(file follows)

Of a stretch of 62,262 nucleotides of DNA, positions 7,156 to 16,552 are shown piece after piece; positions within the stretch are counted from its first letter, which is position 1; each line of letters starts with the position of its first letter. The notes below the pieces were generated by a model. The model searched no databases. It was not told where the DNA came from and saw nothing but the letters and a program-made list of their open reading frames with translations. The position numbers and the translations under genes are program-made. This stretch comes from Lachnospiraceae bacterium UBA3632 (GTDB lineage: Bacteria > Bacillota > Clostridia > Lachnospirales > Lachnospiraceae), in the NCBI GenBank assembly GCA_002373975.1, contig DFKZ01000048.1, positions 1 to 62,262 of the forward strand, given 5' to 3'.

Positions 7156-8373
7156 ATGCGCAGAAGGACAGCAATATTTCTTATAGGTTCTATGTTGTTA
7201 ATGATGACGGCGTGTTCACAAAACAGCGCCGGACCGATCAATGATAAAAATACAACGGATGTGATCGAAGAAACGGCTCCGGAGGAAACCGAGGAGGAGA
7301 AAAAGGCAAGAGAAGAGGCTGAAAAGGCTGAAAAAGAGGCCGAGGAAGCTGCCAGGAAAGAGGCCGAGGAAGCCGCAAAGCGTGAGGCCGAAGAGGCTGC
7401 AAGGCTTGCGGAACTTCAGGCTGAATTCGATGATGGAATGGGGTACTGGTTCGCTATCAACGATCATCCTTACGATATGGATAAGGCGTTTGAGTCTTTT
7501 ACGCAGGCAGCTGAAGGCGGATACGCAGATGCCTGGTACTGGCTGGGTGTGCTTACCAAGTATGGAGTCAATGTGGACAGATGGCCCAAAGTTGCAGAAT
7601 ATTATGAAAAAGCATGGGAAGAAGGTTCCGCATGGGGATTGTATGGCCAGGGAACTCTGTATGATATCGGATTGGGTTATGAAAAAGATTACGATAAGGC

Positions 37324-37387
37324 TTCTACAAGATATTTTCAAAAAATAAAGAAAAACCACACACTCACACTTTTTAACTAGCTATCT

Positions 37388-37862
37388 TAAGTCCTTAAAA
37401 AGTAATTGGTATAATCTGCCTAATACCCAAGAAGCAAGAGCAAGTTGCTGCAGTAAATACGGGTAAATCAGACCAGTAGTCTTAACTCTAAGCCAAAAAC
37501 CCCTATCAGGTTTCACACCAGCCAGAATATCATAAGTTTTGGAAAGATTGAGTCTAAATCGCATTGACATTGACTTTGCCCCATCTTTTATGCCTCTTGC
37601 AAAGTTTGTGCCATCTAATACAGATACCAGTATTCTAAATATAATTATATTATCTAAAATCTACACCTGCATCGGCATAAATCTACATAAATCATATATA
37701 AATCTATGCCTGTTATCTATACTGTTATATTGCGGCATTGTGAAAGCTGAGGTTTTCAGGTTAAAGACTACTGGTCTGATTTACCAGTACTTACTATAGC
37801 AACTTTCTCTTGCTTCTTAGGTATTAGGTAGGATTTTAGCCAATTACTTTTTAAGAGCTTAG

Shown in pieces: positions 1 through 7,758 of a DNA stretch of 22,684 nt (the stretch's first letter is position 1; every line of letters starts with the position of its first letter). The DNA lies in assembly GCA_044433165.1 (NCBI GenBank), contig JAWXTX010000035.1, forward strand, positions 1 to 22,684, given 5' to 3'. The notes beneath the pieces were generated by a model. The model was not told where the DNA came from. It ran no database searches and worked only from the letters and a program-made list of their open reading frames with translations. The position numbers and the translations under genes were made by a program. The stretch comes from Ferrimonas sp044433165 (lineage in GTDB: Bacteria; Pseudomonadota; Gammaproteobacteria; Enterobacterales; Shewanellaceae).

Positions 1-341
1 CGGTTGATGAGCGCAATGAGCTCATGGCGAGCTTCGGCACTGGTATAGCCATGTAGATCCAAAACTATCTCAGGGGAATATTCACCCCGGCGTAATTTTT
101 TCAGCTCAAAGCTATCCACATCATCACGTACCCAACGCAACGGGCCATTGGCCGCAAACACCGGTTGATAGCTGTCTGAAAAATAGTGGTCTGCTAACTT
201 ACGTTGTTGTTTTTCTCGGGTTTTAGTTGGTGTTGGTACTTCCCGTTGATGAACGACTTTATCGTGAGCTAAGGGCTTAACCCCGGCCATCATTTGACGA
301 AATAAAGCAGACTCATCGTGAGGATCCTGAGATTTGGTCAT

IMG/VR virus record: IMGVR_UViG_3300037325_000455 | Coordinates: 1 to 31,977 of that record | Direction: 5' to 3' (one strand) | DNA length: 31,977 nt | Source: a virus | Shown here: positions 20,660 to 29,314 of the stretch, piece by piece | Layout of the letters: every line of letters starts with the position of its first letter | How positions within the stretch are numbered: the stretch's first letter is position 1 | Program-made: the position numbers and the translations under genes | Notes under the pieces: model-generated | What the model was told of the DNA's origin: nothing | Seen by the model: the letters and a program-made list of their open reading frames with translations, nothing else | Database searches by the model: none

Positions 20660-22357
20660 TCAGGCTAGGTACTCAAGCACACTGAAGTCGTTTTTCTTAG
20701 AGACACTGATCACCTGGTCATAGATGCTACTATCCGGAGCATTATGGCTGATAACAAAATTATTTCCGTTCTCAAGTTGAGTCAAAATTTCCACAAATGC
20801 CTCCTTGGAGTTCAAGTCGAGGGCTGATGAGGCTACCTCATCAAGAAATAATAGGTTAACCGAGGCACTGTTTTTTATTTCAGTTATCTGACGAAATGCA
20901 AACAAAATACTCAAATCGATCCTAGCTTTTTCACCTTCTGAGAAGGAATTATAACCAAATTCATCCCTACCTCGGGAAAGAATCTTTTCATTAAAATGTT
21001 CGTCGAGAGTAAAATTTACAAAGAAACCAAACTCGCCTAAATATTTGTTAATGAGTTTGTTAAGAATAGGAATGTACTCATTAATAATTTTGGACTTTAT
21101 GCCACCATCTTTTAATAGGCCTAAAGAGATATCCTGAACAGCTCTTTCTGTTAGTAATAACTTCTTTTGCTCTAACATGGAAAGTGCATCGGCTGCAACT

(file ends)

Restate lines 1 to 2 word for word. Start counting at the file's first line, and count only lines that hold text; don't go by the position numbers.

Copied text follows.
Of a stretch of 62,262 nucleotides of DNA, positions 7,156 to 16,552 are shown piece after piece; positions within the stretch are counted from its first letter, which is position 1; each line of letters starts with the position of its first letter. The notes below the pieces were generated by a model. The model searched no databases. It was not told where the DNA came from and saw nothing but the letters and a program-made list of their open reading frames with translations. The position numbers and the translations under genes are program-made. This stretch comes from Lachnospiraceae bacterium UBA3632 (GTDB lineage: Bacteria > Bacillota > Clostridia > Lachnospirales > Lachnospiraceae), in the NCBI GenBank assembly GCA_002373975.1, contig DFKZ01000048.1, positions 1 to 62,262 of the forward strand, given 5' to 3'.

Positions 7156-8373